Halloran: Extensions are invaluable for mental health


Sara Halloran, Columnist

Lately the movement toward mental health awareness has taken hold in universities, which has led to some very encouraging changes. Every professor I’ve had here at Northwestern has included a section on their syllabus informing students that they are glad to cooperate with and assist any student with an officially-diagnosed disability. Yet some of these same professors turn around and refuse to accept late homework or only grant extensions in extraordinary circumstances. They fail to recognize that mental illness, which can be as debilitating as any physical disability, does not always come in low-maintenance, institutionally-approved packages. Making extensions more easily accessible and allowing late homework are the most cursory of gestures toward students with mental illnesses. Yet some professors believe these practices somehow coddle college students.

Even if they don’t carry an official psychiatrist’s note, students with mental illnesses are valid and deserve to be treated as such by their professors. People with mental illnesses may not pursue an official diagnosis for a variety of reasons. Despite recent progress, there is still enormous stigma surrounding mental illness. Diagnosis is an official acceptance of that stigma, one that is forever on the record. This is understandably intimidating.

Others may come from socio-economic backgrounds that make seeking psychiatric help a prohibitive cost, or hail from environments where mental illness is perceived as weakness rather than a legitimate issue. Many people with mental illnesses distrust or fear therapists. Finally, some may not even realize they have a mental illness, or think their issues are too minor to be valid. They may see themselves as too “normal” to be mentally ill. This last reason is especially problematic at places like NU, where virtually everyone is an overachiever. Yet the unfortunate truth is that even students who continually achieve at a high level can suffer from mental illness, even if their high-functioning nature may hide it. In fact, the immense pressure these people put themselves under can leave them especially susceptible to conditions like depression and anxiety. A simple explanation of a mental illness or set of symptoms to a professor should, ideally, suffice as a disclosure of a condition.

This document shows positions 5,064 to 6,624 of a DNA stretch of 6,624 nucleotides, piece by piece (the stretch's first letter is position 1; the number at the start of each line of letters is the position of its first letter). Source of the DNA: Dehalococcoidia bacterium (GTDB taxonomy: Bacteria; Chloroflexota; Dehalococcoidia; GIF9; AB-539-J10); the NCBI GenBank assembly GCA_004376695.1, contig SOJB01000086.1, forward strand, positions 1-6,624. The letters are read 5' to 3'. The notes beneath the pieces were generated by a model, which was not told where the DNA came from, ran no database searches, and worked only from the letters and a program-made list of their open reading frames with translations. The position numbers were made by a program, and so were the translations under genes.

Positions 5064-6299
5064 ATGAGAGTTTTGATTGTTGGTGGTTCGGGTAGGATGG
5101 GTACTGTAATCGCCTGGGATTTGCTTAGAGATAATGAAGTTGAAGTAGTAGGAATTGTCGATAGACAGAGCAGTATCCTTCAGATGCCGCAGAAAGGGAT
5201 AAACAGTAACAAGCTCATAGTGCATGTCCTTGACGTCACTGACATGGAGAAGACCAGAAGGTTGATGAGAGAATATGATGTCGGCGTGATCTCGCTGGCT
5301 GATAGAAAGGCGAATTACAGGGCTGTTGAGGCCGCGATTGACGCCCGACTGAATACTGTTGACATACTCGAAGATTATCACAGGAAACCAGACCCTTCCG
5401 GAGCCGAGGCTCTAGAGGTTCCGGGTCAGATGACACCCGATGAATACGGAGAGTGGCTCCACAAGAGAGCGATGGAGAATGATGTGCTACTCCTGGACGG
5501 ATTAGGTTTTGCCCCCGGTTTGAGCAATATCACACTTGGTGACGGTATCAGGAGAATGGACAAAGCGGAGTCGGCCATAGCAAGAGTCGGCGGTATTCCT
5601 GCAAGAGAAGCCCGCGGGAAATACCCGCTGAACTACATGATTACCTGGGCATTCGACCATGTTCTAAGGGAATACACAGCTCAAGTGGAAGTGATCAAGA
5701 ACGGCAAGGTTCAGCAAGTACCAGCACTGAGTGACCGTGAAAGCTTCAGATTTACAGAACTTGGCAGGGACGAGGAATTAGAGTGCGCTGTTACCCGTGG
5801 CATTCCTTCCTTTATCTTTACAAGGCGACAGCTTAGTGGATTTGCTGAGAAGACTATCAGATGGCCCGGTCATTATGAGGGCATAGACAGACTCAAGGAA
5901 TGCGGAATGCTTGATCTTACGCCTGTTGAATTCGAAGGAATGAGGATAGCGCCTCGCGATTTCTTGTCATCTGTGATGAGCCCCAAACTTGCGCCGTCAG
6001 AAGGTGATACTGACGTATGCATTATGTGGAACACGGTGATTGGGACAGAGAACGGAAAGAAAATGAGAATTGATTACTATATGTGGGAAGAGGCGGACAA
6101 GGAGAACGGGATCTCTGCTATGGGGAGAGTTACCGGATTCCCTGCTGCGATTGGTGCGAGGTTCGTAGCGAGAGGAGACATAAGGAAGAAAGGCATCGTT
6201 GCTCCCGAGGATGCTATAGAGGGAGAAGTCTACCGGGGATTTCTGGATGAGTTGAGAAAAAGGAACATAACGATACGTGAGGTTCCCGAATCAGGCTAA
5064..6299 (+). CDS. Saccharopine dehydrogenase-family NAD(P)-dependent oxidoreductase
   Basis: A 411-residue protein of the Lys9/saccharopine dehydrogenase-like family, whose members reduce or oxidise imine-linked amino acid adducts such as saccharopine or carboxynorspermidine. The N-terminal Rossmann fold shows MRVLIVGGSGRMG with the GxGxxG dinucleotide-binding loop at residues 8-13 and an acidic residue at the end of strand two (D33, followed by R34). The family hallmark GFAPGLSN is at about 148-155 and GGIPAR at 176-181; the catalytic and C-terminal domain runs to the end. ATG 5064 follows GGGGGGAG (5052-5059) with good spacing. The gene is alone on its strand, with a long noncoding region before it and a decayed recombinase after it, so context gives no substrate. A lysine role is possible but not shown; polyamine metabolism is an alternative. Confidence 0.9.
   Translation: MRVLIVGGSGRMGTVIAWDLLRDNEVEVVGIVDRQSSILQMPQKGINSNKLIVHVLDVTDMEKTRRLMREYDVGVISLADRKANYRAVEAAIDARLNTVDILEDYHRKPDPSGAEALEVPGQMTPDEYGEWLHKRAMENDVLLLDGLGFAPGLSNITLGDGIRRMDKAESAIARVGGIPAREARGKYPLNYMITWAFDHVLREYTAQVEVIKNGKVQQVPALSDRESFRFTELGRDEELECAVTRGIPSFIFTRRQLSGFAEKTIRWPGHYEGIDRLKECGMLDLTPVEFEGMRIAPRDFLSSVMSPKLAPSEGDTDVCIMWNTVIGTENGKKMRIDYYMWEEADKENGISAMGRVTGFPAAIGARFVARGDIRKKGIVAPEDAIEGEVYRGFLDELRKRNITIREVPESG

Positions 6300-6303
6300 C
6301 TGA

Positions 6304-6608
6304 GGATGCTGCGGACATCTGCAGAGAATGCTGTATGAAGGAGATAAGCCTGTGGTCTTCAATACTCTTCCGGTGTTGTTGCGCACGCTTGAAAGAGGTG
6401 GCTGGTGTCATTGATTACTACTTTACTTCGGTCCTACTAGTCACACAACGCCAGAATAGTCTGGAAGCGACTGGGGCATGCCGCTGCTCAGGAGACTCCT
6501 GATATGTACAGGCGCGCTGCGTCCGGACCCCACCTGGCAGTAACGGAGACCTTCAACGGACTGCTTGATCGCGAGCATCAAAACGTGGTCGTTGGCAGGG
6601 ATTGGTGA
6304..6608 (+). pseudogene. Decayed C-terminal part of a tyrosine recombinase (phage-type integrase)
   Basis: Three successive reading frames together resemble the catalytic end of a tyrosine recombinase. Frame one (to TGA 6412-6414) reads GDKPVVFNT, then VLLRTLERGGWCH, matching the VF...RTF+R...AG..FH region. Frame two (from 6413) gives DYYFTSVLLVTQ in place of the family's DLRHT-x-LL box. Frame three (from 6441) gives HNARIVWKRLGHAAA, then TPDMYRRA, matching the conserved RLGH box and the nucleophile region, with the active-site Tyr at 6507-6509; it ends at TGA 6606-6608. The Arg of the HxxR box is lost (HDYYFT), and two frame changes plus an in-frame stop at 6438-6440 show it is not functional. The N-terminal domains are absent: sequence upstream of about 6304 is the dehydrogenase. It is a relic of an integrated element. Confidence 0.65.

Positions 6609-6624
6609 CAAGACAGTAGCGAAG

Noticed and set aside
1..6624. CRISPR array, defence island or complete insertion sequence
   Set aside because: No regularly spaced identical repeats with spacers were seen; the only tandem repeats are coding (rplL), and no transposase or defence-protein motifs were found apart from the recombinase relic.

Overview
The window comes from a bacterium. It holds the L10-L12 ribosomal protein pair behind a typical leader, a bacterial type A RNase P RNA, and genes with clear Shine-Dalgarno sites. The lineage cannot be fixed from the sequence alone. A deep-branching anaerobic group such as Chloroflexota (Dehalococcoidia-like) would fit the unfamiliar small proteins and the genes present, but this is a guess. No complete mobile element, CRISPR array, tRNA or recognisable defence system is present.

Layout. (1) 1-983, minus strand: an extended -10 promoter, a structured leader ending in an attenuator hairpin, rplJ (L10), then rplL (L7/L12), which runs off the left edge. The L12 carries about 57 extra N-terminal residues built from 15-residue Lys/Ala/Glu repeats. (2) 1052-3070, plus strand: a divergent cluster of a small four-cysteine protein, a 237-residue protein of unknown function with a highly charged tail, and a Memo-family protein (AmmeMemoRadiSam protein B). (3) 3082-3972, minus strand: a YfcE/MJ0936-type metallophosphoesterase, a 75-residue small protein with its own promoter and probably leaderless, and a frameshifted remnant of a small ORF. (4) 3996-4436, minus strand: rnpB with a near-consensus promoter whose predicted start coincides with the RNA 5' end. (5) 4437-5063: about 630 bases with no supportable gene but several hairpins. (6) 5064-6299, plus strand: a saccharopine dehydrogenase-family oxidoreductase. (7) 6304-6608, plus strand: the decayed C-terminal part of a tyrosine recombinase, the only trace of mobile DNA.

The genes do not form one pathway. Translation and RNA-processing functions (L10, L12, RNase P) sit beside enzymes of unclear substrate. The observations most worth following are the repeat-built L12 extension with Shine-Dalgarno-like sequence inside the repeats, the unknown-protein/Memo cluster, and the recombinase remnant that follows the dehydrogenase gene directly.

To some degree, I understand professors’ reluctance to grant extensions or allow late homework. Meeting deadlines is an important skill to develop while in school, and it can become difficult to differentiate between students with legitimate issues and those who simply seek to take advantage. However, I can guarantee you that any student who did well enough in high school to get into NU is already well-practiced at making deadlines. In fact, many students are so steeped in this high-stress academic culture that they might perceive asking for an extension as an admission of failure. An “extension culture” would thus help alleviate pressure even on students without mental illnesses.

As someone with an anxiety disorder, I can tell you that my condition has a knack for striking at the most inopportune, high-stress times — in the middle of a midterm, or at 1 a.m. when I’m halfway through an essay. As hard as I may try, it can be impossible to collect myself in time to meet the deadline, or finish the test in time. The worst-case scenario of making extensions acceptable is someone dishonestly securing an extra day or two to finish his or her essay, which is of relatively small consequence.

The best case involves a student, someone who may not feel comfortable telling his professor he had a panic attack last night, getting enough time to produce an essay of which he can be proud. Professors certainly aren’t obligated to give extensions regularly, or even at all. However, accepting “I had a breakdown” or even “I’d rather not say” as an excuse for an extension or a late assignment would go a long way in making students with mental illnesses feel welcome. This isn’t “babying” students, as some old-fashioned critics will undoubtedly insist. It’s simply realizing that some students have different needs. This is not to mention that extensions and late homework acceptance can help de-stress students without mental illnesses too. If NU is serious about helping mentally ill students, its faculty can start by being more flexible.

Sara Halloran is a Weinberg sophomore. She can be contacted at [email protected]. If you would like to respond publicly to this column, send a Letter to the Editor to [email protected].

The views expressed in this piece do not necessarily reflect the views of all staff members of The Daily Northwestern.